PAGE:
UZBEK ELECTION COUNTS FOR LITTLE  Six candidates, five political parties and 
only one possible winner.  By IWPR staff in Central Asia 

would make it harder for smaller faith groups to operate.  By Nafisa Pisarejeva 
in Dushanbe 


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Six candidates, five political parties and only one possible winner.

By IWPR staff in Central Asia 

There may be six candidates running for the Uzbek presidency this December, but 
there will be few surprises when the incumbent Islam Karimov is elected for his 
third term – or perhaps his second, depending on how you count his 18 years in 
power. Analysts say the other candidates are minor pro-government figures who 
are standing merely to create the impression that voters have a choice.

Despite the emergence of “rival” candidates, President Karimov held off 
formalising his candidacy until November 6, when he accepted a unanimous 
nomination by a congress of the Liberal Democratic Party, LDP, one of several 
parties whose creation he has engineered over the years.

In an unprecedented show of numbers, all the other legal, pro-government 
parties have also come up with their own candidates. On October 15, the Central 
Electoral Commission gave the green light to their nominees, as well as to the 
head of a government agency for human rights. The election will take place on 
December 23.

In the last presidential election, held in 2000, there was only one alternative 
figure whom voters could have chosen. Abdulhafiz Jalolov won four per cent of 
the vote despite backing Karimov and voting for him himself. Karimov won 92 per 
cent of the vote, although there was no way of evaluating this figure 


What has yet to be made clear is how Karimov can be re-elected at all. 

He first took charge of what was then Soviet Uzbekistan in 1989, and was 
elected president of the now independent country in 1991. At that point, the 
constitution allowed him to serve two five-year terms. However, a referendum in 
1995 extended his first term for a further five years, so he only stood for his 
second term in 2000. But two years later, the constitution was amended to make 
this a seven-year stretch. 

That more or less exhausted the constitutional options, even for a leader who 
makes up the rules, and when Karimov’s term in office ran out in January 2007, 
the country entered a kind of constitutional limbo. 

The somewhat tortuous solution – which has not been stated explicitly by the 
authorities – appears to be that Karimov’s third term in office is actually his 
second, on the assumption that he got to start all over again at the 2000 
election. That second mandate was converted retrospectively into the first of 
two seven-year terms. Hence, he is entitled to another shot at the presidency. 

According to Uzbek analyst Komron Aliev, Karimov pays little heed to 
constitutional niceties.“Over his last 16 years in power [since the 1991 
election], Karimov has said what he wanted and done what he wanted. It would be 
naïve to expect any changes now,” he said. “Democracy in Uzbekistan has been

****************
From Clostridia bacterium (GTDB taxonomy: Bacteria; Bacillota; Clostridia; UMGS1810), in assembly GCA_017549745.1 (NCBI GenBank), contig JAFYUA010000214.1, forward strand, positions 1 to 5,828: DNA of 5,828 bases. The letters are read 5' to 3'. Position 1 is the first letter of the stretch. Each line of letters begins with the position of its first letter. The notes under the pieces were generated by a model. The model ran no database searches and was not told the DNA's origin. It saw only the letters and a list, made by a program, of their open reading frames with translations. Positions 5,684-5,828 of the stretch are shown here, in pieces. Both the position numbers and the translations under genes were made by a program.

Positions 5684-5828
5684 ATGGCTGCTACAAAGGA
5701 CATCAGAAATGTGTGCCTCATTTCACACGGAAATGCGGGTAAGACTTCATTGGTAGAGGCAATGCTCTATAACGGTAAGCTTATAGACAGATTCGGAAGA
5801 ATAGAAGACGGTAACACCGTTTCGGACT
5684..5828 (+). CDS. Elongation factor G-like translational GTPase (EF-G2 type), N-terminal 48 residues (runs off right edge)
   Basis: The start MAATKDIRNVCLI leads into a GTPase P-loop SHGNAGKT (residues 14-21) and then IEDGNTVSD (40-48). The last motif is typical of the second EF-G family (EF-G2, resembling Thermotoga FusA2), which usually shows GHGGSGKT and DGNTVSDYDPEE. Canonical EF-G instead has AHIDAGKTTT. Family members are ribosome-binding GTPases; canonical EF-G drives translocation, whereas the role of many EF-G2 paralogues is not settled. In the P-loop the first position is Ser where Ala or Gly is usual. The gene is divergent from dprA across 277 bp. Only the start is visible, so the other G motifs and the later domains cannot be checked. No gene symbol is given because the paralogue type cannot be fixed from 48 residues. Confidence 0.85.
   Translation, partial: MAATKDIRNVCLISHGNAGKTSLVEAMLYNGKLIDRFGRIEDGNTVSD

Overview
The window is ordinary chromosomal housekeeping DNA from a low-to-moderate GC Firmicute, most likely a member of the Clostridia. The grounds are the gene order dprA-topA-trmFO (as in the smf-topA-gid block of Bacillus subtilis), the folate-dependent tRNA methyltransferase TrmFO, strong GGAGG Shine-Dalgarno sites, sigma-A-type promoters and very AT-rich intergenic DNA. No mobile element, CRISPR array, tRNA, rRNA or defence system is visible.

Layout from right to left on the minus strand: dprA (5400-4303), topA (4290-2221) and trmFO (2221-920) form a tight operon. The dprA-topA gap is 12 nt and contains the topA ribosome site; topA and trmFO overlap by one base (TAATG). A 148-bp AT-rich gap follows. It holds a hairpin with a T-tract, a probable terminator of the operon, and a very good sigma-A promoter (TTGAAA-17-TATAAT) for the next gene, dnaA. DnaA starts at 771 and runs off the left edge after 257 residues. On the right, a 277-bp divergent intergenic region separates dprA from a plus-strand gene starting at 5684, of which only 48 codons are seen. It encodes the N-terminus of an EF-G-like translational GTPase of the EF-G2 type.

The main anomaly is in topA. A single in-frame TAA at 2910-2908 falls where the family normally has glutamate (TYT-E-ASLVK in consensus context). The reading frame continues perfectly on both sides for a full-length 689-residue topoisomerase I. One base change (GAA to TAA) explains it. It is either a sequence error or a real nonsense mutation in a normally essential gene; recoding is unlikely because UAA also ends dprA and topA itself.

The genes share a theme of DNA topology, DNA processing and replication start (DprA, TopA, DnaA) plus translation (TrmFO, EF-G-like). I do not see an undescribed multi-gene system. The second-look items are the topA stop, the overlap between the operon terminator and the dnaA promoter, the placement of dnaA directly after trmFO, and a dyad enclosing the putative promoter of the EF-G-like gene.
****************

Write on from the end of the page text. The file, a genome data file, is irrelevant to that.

destroyed and the constitution has been changed many times.”

Tashkent-based analyst Iskandar Khudoiberdiev added, “It is not the first time 
that the current leadership has failed to observe laws - even legislation that 
it adopted itself. This has been going on since the start of Karimov’s rule. 
Those who are in in power are above the law. We have no independent courts.”


To get their candidates registered, parties or public “initiative groups” are 
required to submit 800,000 signatures along with their application to the 
Central Electoral Commission, CEC. So far the only candidate not nominated by a 
party is also an establishment figure. Akmal Saidov is director of the National 
Centre for Human Rights and chairs the parliamentary committee for democratic 
institutions. Five individuals – three human rights activists, a doctor and an 
unemployed academic - announced plans to stand as independents, but have fallen 
by the wayside as the CEC failed to register them as candidates. 

All five political parties taking part in this election are staunchly 
pro-Karimov, which is unsurprising as he engineered their creation one after 
another. Over the years they have taken it in turn to be the president’s 
favourite, but despite each one proclaiming a new approach when it first 
emerged, they are in practice indistinguishable and are largely inactive 
between elections.

“In recent years, the process of building parties in this country has been 
controlled by Islam Karimov and his administration. Therefore, all the leaders 
of the current parties were appointed by the president,” said an analyst in 
Tashkent, who asked not to be named. 

Two opposition parties dating from the early Nineties, Erk and Birlik, operate 
only underground and their leaders are in exile. They will not be fielding 
candidates; nor will the more recent Ozod Dehkonlar (“Free Farmers”) Party.

The People’s Democratic Party, PDP, has nominated the leader of its 
parliamentary faction, Asliddin Rustamov. The PDP is the oldest of the five, 
emerging from the Communist Party to become Karimov’s political vehicle in the 
early Nineties. It fielded the only alternative candidate in the last 
presidential election. 

The Adolat (“Justice”) Social Democratic Party has nominated parliamentarian 
Dilorom Tashmuhammedova – the only woman standing – while the Milli Tiklanish 
(“National Revival”) Democratic Party offered its candidacy to writer and 
parliamentarian Khurshid Dostmuhammad. These two parties were set up in 1995, 
perhaps to dilute the PDP’s numerical domination of parliament and allow 
Karimov to explore different political vehicles.

The president’s next creation was the Fidokorlar (“Self-Sacrifiers”) National 
Democratic Party, set up in 1998. For a time, it was the top party – a merger 
with another group made it the biggest parliamentary faction in 2000, and it 
was Fidokorlar that nominated Karimov when he was re-elected that year. The